Short films are great, I’m working on one but the market is so saturated that it’s easy to get lost in the mix. Now I could save up for a year or two and have enough money to rent a Wet Alexa or a Red and shoot the slickest 5 minute short. Lots of people do it, and lots of people end up spending 20,000 bucks to have their expensive short die a slow death on YouTube.

So what good is that?

With the same money, I could make 2-3 run and gun features in 2 years, enter them in festivals, seek out distributors, use some of that money to get an aggregator, or release them on Amazon as a last chance option. It’s an odds game.

Did you know the last successful, no budget film was a found footage film called The Break In, shot on an iPhone, released on Amazon and the filmmaker has made millions of dollars with it.

I’m not delusional enough to think I’ll hit that jackpot... that’s why I’m a hobbyist with a day job. But as I get older, and going forward with this whacky hobby, I know which path I’d rather follow.

Just my opinion. 

26 minutes ago, kye said:

Yes, I read your previous replies to others and understood where you are coming from. I was going to reply but saw you might be replying so I waited :)

Yeah, if it's for different projects then that's awesome and you should totally do it. In which case I'd suggest that you compromise on features pretty heavily in favour of ease of use and convenience and reliabily. Also consider the whole process from shooting to editing to grading and delivery. 

If you're like me and have lots of footage on drives waiting for editing then the bottleneck isn't the shooting and so you should focus on streamlining the edit instead. Even consider a camera with a hybrid profile that has decent DR but wouldn't need grading. Anything to get the ideas finished and shared, while still being of acceptable quality for your tastes and preferences.

If there's a large gap between your 5d and this camera then that might be a good thing because choosing which setup to shoot it on will help you to understand how much a project means to you, which is a great thing to know before you start shooting and have already made art-department type of decisions.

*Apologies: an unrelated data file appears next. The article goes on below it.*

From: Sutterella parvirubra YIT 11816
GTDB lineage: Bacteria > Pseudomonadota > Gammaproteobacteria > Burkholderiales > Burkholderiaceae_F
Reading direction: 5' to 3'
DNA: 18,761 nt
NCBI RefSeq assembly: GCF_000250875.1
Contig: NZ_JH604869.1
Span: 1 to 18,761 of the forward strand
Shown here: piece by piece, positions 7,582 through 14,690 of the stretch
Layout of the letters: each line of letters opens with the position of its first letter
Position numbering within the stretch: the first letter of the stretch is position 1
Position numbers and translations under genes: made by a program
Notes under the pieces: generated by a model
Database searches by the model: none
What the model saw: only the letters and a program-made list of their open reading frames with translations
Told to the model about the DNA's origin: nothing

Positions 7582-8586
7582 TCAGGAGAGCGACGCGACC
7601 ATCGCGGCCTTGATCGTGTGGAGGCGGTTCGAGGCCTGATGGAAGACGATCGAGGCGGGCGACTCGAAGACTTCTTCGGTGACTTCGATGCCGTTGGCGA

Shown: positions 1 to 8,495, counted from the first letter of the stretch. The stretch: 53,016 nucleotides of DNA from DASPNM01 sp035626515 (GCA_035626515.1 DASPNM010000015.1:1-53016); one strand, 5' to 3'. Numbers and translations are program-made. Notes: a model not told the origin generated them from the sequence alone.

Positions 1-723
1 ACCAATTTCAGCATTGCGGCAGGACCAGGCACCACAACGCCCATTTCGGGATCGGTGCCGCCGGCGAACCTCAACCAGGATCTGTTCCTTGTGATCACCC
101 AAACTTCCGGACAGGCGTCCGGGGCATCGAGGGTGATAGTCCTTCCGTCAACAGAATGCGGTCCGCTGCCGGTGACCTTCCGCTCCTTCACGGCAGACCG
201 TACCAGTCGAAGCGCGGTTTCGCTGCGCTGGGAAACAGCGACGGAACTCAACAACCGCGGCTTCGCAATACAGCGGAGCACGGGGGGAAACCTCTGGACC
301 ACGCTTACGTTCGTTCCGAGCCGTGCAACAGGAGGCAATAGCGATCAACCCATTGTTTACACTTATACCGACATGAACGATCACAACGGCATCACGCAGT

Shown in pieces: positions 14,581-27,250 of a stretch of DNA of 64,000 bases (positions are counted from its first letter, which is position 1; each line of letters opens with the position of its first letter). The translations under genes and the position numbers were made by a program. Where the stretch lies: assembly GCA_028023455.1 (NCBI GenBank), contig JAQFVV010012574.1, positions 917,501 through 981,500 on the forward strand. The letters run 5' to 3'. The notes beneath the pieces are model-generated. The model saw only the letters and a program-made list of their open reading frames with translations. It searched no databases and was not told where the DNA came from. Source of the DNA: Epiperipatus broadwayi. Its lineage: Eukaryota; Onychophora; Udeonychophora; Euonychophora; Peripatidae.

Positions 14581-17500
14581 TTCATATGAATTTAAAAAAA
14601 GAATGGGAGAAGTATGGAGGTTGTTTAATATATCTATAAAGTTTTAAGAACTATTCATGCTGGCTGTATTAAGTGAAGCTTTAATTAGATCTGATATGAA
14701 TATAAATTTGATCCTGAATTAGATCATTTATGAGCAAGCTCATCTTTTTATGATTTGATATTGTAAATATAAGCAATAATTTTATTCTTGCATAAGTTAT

Great points and thanks for replying.

I like EOSHD, there are some great and helpful people around here, some of which I would call friends, but it is a bubble...

Once DSLRs came around, I never even considered a camcorder... EWW... been there, done that. But I also haven’t really looked at what’s available either in the sub-$3000 camcorder market. And after checking out the specs yesterday while drinking my coffee... I thought to myself... hmm. After looking at some videos... I thought... wow that could be usable.

I could be the only human that sees the possibilities here, and I’d never recommend it to anyone if they asked me what camera should I get, but for the reasons I’ve previously stated... I find the possibilities exciting.

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19 hours ago, BTM_Pix said:

There is real risk that the other types of camera are actually becoming porn though.

Haha, in a way yeah. In my pursuit of making films as a hobby, I’ve gained a second hobby of testing cameras and lenses. They aren’t always mutually exclusive but one is a bigger waste of time than the other. Lol. 

20 hours ago, BTM_Pix said:

Or you could up the sensor size even further and go for this combo of LS300 and Angenieux 25-250 which will give you a 10x zoom camcorder/cinema camera hybrid (which we will brand as a Cinecorder ;) )with an aesthetic that I think you can get behind for around £3K used all in.

 Add in the Ninja V and you've got 4K60p as well for another £600.

I’ve mentioned many times in the past how intrigued I am by the LS300. We speak of hybrids all the time on this site, but the LS300 could be the only camcorder/cinema camera hybrid on the market.

I don’t know if it’s the right camera for this specific goal, but it’s definitely an option.

But I do love the idea of a cinecorder... which is exactly how I will treat any possible camcorder purchase.

In the past day I have narrowed down my options to two, then up to three and back to two. Tomorrow I’ll change my mind again. Thank god I don’t have the money right now to buy one, because I may have ended up with three. Lol. 

You seem fairly knowledgeable on the camcorder offerings so what are your thoughts of the Panasonic UX-90? It’s on the cheaper end but seems to have most of the features of the 180? If I go this whole camcorder route, I could pick up the FZ2500 on the cheap... give it a real go this time to see how I get along with it and then pick up the UX-90 as the A-Cam to the FZ2500 B-Cam. My only problem with the UX-90 is that it’s a little on the bigger side compared to the Z-90 and XF-400 which are very compact.